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Drive-by infections

The term «drive-by infection» is used to describe a computer malware infection (e. g. a virus, Trojan etc.) caught simply by visiting a website. Just surfing to an affected website is enough to infect a computer. Affected websites often contain legitimate offers and have been compromised first to then distribute malware.

 

The best ways to protect yourself ...
Info sheet: «Drive-by Infections» Information and Prevention
  • always use the latest version of your browser, including
    plugins (e. g. Adobe Flash Player, JavaScript etc.)
  • always keep your operating system and all installed
    programs up-to-date (e. g. Adobe Acrobat Reader)
  • always update your virus scanner
  • regularly check your hard disk for viruses
  • if possible, deactivate scripts (JavaScript, ActiveX etc.) in your browser

Dangers

The affected websites are systematically manipulated by hackers, who exploit vulnerabilities in web applications. The website operator usually does not notice there is anything wrong at all. The following issues show why drive-by infections are so dangerous and unpredictable:

  • With drive-by infections, it is enough to simply visit a website to infect a computer with malware. Visitors don't need to start a download or install anything - the website does this automatically!
  • The malware download is started when visitors access the site, serving to override firewalls and NATs (Network Address Translation), so that these don't offer any protection!
  • It is not just websites offering pornographic or racist content being targeted, but also sites which would never be suspected. Even legitimate, well-known and frequently-visited websites have been known to have become infected with malicious code.

Technology

Websites today often include dynamic functions, implemented via technologies such as JavaScript, Java, ActiveX, PHP or Adobe Flash. These technologies allow for continuous communication between browser and server during a session (time a visitor stays at a website), without the need for the visitor to carry out any actions. This is for instance used to change web banners, load lists or send data to servers. Such actions are usually run in the so-called «sandbox» of a browser. A sandbox is generally a browser component meant to diminish the risk potential inherent in the Internet and involves placing doubtful scripts inside an enclosed area, where they can be executed safely (i. e. they only have limited access, for instance to local hard drives). Yet If a browser has a relevant safety gap, such scripts can access a user's computer directly. This therefore enables malware to move from the server to the browser, and via the security gap to the user's computer, without any conscious action by the website visitor at all.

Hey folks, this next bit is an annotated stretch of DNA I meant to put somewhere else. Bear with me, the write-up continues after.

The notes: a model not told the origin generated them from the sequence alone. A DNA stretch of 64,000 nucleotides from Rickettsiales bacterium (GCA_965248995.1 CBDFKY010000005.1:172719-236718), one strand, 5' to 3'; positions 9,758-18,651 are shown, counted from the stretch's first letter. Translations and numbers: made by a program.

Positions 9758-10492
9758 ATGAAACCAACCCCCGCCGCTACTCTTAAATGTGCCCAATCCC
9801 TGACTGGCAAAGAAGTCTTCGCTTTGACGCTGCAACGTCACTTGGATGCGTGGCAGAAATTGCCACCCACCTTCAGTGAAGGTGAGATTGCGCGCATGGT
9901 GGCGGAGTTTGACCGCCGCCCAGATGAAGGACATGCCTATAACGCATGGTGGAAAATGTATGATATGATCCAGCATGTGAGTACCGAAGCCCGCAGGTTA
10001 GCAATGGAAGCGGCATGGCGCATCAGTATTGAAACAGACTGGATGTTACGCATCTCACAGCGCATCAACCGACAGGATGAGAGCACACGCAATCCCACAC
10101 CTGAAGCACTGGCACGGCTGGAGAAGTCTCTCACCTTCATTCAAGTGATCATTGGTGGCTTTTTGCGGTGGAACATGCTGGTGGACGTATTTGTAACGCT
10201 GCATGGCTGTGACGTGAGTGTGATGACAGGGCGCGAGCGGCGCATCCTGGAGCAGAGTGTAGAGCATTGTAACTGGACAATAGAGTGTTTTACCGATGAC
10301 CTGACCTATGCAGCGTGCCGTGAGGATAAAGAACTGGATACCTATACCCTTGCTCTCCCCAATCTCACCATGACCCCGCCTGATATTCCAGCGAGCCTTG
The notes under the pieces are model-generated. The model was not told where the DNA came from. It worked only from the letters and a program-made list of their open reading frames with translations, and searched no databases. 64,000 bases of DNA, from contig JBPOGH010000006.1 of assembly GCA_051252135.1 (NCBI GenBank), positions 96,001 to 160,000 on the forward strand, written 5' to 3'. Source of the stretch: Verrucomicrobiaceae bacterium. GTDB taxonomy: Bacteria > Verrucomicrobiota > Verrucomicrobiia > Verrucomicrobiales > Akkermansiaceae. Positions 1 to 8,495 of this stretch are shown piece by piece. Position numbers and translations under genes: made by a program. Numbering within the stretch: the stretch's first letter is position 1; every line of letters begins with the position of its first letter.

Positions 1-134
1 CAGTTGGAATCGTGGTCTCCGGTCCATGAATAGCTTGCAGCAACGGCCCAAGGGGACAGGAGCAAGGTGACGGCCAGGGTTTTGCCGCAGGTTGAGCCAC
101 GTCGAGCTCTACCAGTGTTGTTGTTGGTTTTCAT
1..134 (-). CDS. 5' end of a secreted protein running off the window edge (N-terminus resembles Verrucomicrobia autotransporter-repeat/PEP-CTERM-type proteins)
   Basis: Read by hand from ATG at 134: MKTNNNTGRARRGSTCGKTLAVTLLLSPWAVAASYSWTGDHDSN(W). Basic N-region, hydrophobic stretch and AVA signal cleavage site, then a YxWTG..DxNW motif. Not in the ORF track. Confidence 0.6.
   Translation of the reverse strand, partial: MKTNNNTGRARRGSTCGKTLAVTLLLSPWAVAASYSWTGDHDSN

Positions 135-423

Protection

There are currently no really good protection measures at all. To provide some measure of protection, you should however always use the latest version of your browser and all plug-ins (auxiliary programs expanding browser functionality). To be absolutely safe, you can deactivate script languages, but this is an «extreme» solution, as some 70 per cent of all websites depend on technologies such as JavaScript, Java, ActiveX, PHP or Adobe Flash to display various pages correctly, which then no longer is the case. Alternatively, scripts can be selectively run and authorised, for instance using «NoScript» or «FlashBlock» for Firefox.

Another important security measure is to always have your virus scanner up-to-date. As many viruses are only extracted once they reach the user's machine and are downloaded in compressed shape, a virus scanner cannot always detect them. It is therefore vital to regularly check your hard disk for viruses (e. g. weekly).

Is this page secure?

Norton (Symantec) offers a service on their website enabling you to find out the respective security status (and any current threats) of some well-known websites.

Just open the Norton Safe Web website and enter the address of the relevant website into the space provided. You will then receive an assessment of that site from Norton.

 

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